Scientists Use Video Game Tech To Control Cockroaches
June 25, 2013

Scientists Use Video Game Tech To Control Cockroaches

Lee Rannals for – Your Universe Online

Cockroach cyborgs are apparently becoming more and more popular, with researchers now turning to video games to help steer the insects via autopilot.

One group of researchers launched a Kickstarter campaign called RoboRoach that allows you to control a cockroach using your smartphone through re-engineering the insect's antennae. Now, researchers have incorporated Microsoft's motion-sensing Kinect system into an electronic interface that can remote control cockroaches and potentially help them be used in search and rescue efforts.

This new technology could be used to track how roaches respond to the remote control, allowing the insects to be controlled on autopilot. This method could be used to help map out dynamic environments.

Researchers plugged in a digitally-plotted path for cockroaches and used Kinect to identify and track the insect's progress. The program then uses the Kinect tracking data to automatically steer the roach along the designed path.

“Our goal is to be able to guide these roaches as efficiently as possible, and our work with Kinect is helping us do that,” says Dr. Alper Bozkurt, an assistant professor of electrical and computer engineering at North Carolina State University and co-author of a paper on the work. “We want to build on this program, incorporating mapping and radio frequency techniques that will allow us to use a small group of cockroaches to explore and map disaster sites."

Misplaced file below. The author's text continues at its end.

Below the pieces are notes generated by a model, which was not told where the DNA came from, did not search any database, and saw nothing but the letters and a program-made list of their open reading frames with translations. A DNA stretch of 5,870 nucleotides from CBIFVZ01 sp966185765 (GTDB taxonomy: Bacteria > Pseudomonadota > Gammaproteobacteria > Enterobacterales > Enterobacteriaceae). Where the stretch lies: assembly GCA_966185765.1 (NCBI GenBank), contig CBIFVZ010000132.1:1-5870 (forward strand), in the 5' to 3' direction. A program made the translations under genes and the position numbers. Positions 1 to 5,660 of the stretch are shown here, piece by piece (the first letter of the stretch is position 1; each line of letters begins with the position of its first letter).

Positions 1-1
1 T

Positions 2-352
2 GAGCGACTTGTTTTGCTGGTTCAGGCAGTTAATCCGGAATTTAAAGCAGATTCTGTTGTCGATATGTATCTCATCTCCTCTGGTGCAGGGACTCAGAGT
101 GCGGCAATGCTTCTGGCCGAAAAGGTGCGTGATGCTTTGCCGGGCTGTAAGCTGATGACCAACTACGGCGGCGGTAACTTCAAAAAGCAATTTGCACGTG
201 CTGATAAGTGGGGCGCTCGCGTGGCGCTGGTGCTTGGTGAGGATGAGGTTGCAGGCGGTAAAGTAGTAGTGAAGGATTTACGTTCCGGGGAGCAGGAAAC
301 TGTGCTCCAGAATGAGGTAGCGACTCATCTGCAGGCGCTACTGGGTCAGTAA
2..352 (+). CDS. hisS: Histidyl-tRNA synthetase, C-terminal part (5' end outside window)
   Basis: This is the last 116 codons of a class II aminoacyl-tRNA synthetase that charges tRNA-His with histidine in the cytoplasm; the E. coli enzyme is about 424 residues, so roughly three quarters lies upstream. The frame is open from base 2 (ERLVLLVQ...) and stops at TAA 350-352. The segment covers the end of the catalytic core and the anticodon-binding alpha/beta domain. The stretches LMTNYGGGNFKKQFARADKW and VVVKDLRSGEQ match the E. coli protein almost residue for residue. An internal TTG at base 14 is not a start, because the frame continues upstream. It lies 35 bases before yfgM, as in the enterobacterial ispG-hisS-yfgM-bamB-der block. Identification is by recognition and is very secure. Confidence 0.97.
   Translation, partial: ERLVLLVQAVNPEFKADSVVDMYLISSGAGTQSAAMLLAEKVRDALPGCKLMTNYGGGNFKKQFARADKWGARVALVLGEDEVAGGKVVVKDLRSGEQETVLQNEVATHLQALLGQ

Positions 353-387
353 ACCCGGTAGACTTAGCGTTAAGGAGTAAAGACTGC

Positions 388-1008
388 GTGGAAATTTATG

He said the autopilot program being created could be used in search and rescue missions. The program would control the roaches to send them on the most efficient routes possible, providing rescuers with a comprehensive view of the situation. “We may even be able to attach small speakers, which would allow rescuers to communicate with anyone who is trapped,” Bozkurt says.

The use of Kinect to develop an autopilot program and track the precise response of cockroaches to electrical impulses is new. The interface that controls the roach is wired to the insect's antennae and cerci, which is a set of sensory organs on the abdomen that are used to detect movement in the air. The researchers use the wires attached to the cerci to spur the roach into motion. These wires attached to the antennae send small charges that trick the roach into thinking the antennae are in contact with a barrier and steer them in the opposite direction.

Researchers who launched the Kickstarter project only rewired the cockroach's antennae. This project is aimed at providing teachers with a fun way for students to learn more about neuroscience.


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